And of course normal OBD II code stuff. Can't say how long that company will be around, but @ $1100, was hard to beat the price.

It does not have lifetime updates, but I don't care until I buy another new car, which may never happen again with how
car prices and my general available cash, are going to keep going in the opposite directions, I suspect.
 

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Registered
1996 Bronco XLT 5.8L automatic
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11 Posts
Discussion Starter #8
Yo M,
OBD II modes are:
*Mode 1: Real-time data, MIL, IM monitors.

*Mode 2: Freeze frame.

*Mode 3: Stored DTCs.

*Mode 4: Clear/Reset DTCs and emissions-related diagnostic information.

*Mode 5: O2 monitoring tests, supported.

●*Mode 6: Test results for continuously and noncontinuously monitored systems, supported.

*Mode 7: Pending DTCs.

*Mode 8: Request control of on-board-system, test or component (bidirectional controls).

*Mode 9: Request VIN and other data.

"What does "Test results for continuously and noncontinuously monitored systems" mean? As I've explained in previous columns, the "monitors" in OBD II are the on-board tests performed to confirm that a vehicle has been adequately checked for problems so it can be emissions-tested (an OBD test). Mode 6 shows the results for the tests run to set the monitors to "ready or complete." Therefore, Mode 6 may give you insight into problems that have not yet affected monitors or tripped a code. This is why Mode 6 has high value in some situations.

Mode 6 functionality is defined by the vehicle manufacturers and therefore is not the same from one make to another. This means you'll have to check to see what's reported for each make and model and determine its value. Mode 6 is also not supported by all scan tools, and may be unclearly defined by some tools that do support it."

See more info @ OBD-II Mode 6 Diagnosis | Codes | Data | MOTOR Magazine
Thank you. My real question about Mode 6 was: Does support for Mode 6 essentially provide for your point about the scanner being able to read manufacturer-specific PIDs. Or is there something else I should ask about?

I do understand that I need to verify that this would actually work with my specific vehicles.
 

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1996 Bronco XLT 5.8L automatic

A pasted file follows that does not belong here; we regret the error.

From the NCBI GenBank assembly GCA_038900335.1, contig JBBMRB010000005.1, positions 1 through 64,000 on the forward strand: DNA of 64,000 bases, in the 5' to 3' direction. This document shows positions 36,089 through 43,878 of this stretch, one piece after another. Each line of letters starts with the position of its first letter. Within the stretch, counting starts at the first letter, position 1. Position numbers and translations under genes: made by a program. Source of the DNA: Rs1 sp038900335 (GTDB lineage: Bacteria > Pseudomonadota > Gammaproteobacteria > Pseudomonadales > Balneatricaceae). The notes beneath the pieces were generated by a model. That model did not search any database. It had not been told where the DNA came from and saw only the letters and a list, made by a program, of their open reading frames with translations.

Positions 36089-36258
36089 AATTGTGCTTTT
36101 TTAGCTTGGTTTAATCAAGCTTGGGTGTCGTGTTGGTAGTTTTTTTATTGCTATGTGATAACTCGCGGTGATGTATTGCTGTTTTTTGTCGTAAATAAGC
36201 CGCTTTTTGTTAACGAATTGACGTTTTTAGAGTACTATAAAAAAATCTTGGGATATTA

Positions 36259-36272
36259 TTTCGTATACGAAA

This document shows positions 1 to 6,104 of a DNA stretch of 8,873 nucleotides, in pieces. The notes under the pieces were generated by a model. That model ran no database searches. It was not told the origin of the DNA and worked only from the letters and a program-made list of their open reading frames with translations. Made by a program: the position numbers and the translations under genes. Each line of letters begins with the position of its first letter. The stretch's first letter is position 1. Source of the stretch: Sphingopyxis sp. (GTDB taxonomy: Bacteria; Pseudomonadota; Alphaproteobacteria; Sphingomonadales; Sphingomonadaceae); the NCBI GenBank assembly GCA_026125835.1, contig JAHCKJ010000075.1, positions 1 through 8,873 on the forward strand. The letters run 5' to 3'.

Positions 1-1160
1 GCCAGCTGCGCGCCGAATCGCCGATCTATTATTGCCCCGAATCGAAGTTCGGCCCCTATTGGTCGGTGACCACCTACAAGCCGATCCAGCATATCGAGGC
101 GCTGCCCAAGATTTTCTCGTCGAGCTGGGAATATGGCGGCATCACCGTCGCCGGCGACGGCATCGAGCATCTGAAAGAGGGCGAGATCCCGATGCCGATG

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11 Posts
Discussion Starter #9
I have this one. MaxiSys MS906 | Autel

But not the bluetooth one. I've had issues with other scanners and Forscan with bluetooth, so
I prefer direct hookup to OBDII now.

I've used it for ABS bleeds, scanning specific modules (or all modules if you have issue, but no check engine light),
including live data feeds, checking emission readiness before taking modified cars for emission tests.
And of course normal OBD II code stuff. Can't say how long that company will be around, but @ $1100, was hard to beat the price.

It does not have lifetime updates, but I don't care until I buy another new car, which may never happen again with how
car prices and my general available cash, are going to keep going in the opposite directions, I suspect.
Wow! That MS906 is a really nice, full feature unit. I'm definitely jealous! And your bluetooth experience agrees with my gut feeling. I had planned to get direct cable hookup and buy an extension cable.
 

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1996 Bronco XLT 5.8L automatic
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Discussion Starter #10
Thank you. My real question about Mode 6 was: Does support for Mode 6 essentially provide for your point about the scanner being able to read manufacturer-specific PIDs. Or is there something else I should ask about?

I do understand that I need to verify that this would actually work with my specific vehicles.
Sorry it took me a while to get this straight. Now I think I see it.

A scanner that says it "supports Mode 6" must be querying for some subset of commonly used manufacturer-specific PIDs.

So I would have to ask if the Mode 6 support:
  1. Includes the mfr-specific PIDs for my vehicle, some of it, or none of it (e.g., J2190 for the Bronco).
  2. Allows one to manually specify particular PIDs to query.
Thanks for your guidance!